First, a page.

Note: Fireball is a contest this week. We’ll post a review after the submission period closes.
Priyanka Sethy & Ajeet Singh’s Wall Street Journal crossword, “Look Sharp”—Jim’s review
Theme: Four squares in the grid are rebussed with a word that’s a synonym of “point” (i.e. a sharp, pokey thing). These squares are also TURNING POINTS where a theme answer changes direction from Across to Down (or vice versa), and of course it includes the letters in the rebussed square.
- 9a / 11d. [Device for rinsing out…] / […sinus cavities]. NE(TI P)OT.
- 16a / 18d. [Country whose smaller…] / […islands include Great Bird and Prickly Pear]. ANTIGUA AND (BARB)UDA.
- 48d / 60a. [Gradual movements…] / […on a massive scale]. CON(TINE)NTAL DRIFTS.
- 58d / 68a. [Pricey hotel…] / […room feature]. MI(NIB)AR.
I really like the nifty gimmick here which took a good amount of sussing out to understand. I like the way the clues are set up, and I appreciate that the meaning of “point” is the same for each entry.
But I didn’t finish the puzzle (without looking things up) for a few reasons.
- For some reason, I thought the sinus device was called a NEPI POT. Don’t ask me why. But the result was that I had a rebussed PIP which seemed like a reasonable “point” (i.e. a dot on a die). Okay, no, that doesn’t make much sense, but it seemed like it did during the solve.
- I don’t think I’ve heard of Barbuda, so it seemed reasonable to go with ANTIGUA AND (BERM)UDA. No, you can’t really argue that a “berm” is any kind of a “point,” but again, sometimes logic goes out the window during a solve.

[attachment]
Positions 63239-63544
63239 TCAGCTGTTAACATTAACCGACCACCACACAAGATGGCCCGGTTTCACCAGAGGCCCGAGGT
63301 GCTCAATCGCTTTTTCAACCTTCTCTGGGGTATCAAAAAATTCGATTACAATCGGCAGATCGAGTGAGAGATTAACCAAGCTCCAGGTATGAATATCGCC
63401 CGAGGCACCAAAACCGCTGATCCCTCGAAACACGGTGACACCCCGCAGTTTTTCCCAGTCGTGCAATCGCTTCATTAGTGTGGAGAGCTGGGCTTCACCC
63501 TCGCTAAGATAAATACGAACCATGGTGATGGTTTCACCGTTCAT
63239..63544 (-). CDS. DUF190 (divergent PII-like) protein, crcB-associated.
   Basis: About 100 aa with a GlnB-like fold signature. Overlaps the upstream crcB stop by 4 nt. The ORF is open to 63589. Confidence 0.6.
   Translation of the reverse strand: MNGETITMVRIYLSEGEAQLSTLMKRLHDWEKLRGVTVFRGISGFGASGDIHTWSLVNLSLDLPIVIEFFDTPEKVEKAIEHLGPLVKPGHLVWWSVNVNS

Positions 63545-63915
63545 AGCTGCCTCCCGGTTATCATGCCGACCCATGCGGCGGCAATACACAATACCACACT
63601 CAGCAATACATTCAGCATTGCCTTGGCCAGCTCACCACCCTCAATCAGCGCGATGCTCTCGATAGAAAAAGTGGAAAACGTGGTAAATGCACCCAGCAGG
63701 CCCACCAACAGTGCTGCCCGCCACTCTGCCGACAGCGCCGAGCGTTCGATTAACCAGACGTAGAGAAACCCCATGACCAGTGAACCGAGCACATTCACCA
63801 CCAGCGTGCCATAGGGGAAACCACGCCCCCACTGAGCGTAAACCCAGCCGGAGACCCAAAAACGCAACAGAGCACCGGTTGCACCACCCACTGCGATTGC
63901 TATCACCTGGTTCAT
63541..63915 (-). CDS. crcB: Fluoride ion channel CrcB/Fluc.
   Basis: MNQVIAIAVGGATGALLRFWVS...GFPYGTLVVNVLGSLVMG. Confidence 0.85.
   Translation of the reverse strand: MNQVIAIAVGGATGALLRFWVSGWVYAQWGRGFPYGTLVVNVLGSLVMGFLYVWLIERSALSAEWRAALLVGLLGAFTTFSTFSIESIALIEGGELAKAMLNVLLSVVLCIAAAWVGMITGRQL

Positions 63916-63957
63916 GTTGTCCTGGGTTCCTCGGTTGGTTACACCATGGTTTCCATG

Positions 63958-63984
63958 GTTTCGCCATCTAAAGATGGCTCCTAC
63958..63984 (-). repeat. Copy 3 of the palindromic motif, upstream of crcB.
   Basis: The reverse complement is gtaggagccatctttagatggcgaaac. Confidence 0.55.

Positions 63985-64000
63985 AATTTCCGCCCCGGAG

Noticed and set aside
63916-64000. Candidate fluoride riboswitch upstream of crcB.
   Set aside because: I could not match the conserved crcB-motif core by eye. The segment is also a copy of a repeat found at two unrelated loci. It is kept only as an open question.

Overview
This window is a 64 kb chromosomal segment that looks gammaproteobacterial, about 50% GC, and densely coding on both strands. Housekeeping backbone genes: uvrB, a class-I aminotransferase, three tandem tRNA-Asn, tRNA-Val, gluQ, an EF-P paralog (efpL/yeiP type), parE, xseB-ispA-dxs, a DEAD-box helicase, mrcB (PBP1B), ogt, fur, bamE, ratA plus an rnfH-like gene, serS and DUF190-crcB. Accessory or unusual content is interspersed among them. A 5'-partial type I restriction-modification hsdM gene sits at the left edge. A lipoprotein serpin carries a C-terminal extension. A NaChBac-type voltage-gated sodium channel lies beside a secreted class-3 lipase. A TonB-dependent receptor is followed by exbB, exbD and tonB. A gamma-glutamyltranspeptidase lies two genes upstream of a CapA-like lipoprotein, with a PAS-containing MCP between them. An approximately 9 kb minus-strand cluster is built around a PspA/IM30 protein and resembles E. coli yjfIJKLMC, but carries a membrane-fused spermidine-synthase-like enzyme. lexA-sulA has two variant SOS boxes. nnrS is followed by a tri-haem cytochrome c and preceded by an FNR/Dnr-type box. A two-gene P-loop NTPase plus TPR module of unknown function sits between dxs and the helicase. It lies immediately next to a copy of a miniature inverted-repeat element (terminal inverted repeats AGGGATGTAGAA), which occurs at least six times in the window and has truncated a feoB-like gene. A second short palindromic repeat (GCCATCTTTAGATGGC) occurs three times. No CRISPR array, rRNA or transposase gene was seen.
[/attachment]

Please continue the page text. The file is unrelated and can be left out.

- Both of those are mainly my own failings, but crossing a proper name PAPP with a relatively obscure sport position SKIP (clued [Caller of shots on a curling team]) is bordering on unfair. SKIM? SKIN? SKIT? It all seemed within reason to me.
Also, I think it’s reasonable to assume that some solvers won’t be familiar with both TD GARDEN and PUNK’D, making that crossing at the D on the difficult side.
There’s some really nice fill like “TOP THAT!,” CLOUD SERVER, NBA ALL-STARS, “I’D SAY SO,” and I BEFORE E. I struggled with ASURA [Antihero of Hindu mythology], mainly because it crossed what I thought was supposed to be BERMUDA. Never heard of TEASE UP as a phrase for embiggening hair.
Clues of note:
- 1a. [Where the heart is]. Sing it with me: “Home is where the heart is, so you’re real home’s in your CHEST.”
- 45d. [“Hundo P!”]. DEF. These are absolutely foreign words to this oldster. Apparently it’s new-fangled slang for “hundred percent!” (i.e. “DEFinitely!”)
Mixed feelings for me on this puzzle. I love the theme, but I ran into unanticipated difficulties. 3.75 stars.
Simeon Seigel’s New York Times crossword — Zachary David Levy’s write-up
Difficulty: Mostly average (15m34s)
Today’s theme: INSIDE OUT (Thoroughly … or how to read the four Across answers with parentheses in this puzzle)
- AFT RAFTS CRAFTSMEN
- LATTE PLATTER SPLATTERED
- THE OTHER PSYCHOTHERAPIST
- ORE CORES SCORESHEET